The gold medallist rower-turned-tv star and his wife Beverley Turner welcomed daughter Trixie on Tuesday at their London home.
Cracknell says, "I'm absolutely thrilled. Beverley is beautiful and very tired and our new daughter is just gorgeous."
The couple already has a son Croyde, seven, and a two-year-old daughter Kiki.
Cracknell's baby joy comes less than a year after he suffered severe head injuries when he was hit by a truck while filming a cycling programme for the Discovery Channel in July.
The gold medallist was filming a cycling programme for the Discovery Channel in the U.S. last July when he was knocked off his bike by a truck in Arizona.
He was treated for a fractured skull as well as bleeding and swelling on the brain, but made a good recovery.
Cracknell now suffers problems with concentration, memory and his temper, and reveals he has been advised not to be alone with his two young children, seven-year-old son Croyde and two-year-old daughter Kiki, in case he accidentally leaves them in harm's way.
He tells Britain's Radio Times, "I feel a bit useless. I can't help out."
Cracknell also admits his injuries have affected his relationship with his TV presenter wife Beverley Turner, who is currently pregnant with the couple's third child.
He adds, "I regret that the injury has had such an impact on everyone. Bev and I talk about nothing else, which takes the fun out of our relationship. It must be hard for her.
"I would say that if we didn't have kids we would have broken up. Aside from the fact that Bev is upset by the changes she sees in me, which I can't see in myself, my condition is constantly on our minds. You can never get away from it, and that's been really hard."
The rowing ace was filming a cycling programme for the Discovery Channel in the U.S. when he was hit by a truck in Arizona.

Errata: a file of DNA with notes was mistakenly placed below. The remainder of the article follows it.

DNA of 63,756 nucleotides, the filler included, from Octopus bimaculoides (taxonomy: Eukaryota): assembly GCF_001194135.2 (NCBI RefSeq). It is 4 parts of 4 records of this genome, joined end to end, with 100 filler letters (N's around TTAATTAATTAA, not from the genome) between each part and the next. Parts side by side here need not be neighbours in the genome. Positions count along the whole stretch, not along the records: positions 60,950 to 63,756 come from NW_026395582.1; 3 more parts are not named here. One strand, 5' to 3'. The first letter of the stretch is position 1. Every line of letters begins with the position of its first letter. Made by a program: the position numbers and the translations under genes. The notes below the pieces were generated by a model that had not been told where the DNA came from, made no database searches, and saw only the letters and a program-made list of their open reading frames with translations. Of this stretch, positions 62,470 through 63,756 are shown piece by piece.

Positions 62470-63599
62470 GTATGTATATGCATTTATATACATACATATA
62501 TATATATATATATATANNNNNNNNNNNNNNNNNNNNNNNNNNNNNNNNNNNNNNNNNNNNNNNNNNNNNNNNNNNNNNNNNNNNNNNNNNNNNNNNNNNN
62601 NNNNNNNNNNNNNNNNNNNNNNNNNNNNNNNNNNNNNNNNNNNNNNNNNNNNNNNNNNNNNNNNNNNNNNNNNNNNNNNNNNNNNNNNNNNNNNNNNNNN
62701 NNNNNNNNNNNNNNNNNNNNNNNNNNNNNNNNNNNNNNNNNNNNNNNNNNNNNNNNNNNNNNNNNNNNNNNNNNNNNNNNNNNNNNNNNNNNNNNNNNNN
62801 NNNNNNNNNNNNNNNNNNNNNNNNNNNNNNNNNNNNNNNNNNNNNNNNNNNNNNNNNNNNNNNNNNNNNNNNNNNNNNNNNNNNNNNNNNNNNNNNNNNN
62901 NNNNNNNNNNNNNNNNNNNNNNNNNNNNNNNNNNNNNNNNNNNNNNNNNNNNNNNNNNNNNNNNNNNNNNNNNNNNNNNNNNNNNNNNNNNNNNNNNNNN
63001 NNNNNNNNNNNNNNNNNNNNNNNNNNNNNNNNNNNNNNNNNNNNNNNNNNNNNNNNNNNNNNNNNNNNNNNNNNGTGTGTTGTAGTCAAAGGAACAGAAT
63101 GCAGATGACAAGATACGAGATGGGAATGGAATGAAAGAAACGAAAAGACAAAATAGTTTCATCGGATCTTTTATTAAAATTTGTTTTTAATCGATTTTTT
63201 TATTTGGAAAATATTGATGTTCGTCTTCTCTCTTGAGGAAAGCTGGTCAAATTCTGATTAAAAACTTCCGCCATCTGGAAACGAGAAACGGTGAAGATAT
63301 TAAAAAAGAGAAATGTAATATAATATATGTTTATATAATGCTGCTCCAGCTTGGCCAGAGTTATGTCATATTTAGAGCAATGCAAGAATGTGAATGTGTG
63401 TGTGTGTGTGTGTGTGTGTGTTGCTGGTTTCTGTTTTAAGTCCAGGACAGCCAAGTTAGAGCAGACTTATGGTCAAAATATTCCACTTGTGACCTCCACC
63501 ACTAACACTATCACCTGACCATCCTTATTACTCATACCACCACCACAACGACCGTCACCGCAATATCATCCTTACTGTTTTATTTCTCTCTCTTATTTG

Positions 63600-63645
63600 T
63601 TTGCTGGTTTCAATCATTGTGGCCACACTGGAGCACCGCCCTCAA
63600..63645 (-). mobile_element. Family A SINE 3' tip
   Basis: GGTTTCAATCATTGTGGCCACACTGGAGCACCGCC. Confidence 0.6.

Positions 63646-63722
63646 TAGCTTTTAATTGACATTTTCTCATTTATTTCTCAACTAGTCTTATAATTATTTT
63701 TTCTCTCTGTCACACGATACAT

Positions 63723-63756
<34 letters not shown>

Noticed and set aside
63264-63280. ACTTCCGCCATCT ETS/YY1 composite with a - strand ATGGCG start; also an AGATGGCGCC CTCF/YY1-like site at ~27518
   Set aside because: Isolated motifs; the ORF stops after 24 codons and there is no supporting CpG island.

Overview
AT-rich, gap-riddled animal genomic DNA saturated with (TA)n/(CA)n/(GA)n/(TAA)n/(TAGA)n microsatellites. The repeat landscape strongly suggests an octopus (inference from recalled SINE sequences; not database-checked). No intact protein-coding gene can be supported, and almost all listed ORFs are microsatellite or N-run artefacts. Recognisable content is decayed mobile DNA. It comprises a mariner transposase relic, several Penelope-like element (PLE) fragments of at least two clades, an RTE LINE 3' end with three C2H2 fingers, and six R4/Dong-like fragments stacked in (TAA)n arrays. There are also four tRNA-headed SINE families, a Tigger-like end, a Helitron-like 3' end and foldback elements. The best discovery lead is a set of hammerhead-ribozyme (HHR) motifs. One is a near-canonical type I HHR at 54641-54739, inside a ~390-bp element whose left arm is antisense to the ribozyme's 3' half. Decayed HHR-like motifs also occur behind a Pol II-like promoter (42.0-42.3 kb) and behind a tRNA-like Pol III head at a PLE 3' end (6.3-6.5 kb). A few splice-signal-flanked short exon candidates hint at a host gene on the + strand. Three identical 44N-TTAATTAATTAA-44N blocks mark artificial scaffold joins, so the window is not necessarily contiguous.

He has revealed the accident jolted his brain and he now suffers problems with concentration, memory and his temper - but Cracknell's recuperation was boosted with some good news when his wife Beverley Turner discovered she is pregnant.
The gold medal-winning sportsman tells Britain's Daily Telegraph, "When the truck's wing mirror hit me on the back of the head some of the impact was absorbed by my helmet... Although I was very disorientated and agitated for some time, just knowing I'd been hit by a truck made me feel lucky to be alive...
"There is a crucial window of three weeks from the accident to regaining consistent memory. Within that window a full recovery is on the cards; outside of that and there are no guarantees. I have 'islands of memory' but no consistency, so there are no guarantees. I can't drive and will have to be reassessed.
"I can't drink for between six months and a year as the neurons in my brain rejoin. I will never be able to work at the same pace as before or be able to grasp complex theories. Although to be honest I've always tended to steer clear of the latter."
But Cracknell is adamant he will make a full recovery to be at his wife's side when she gives birth.
He adds, "I'm so proud of her and our unborn child for the way they have looked after each other and I'm determined to make sure I make a full recovery to be there for (my family)."
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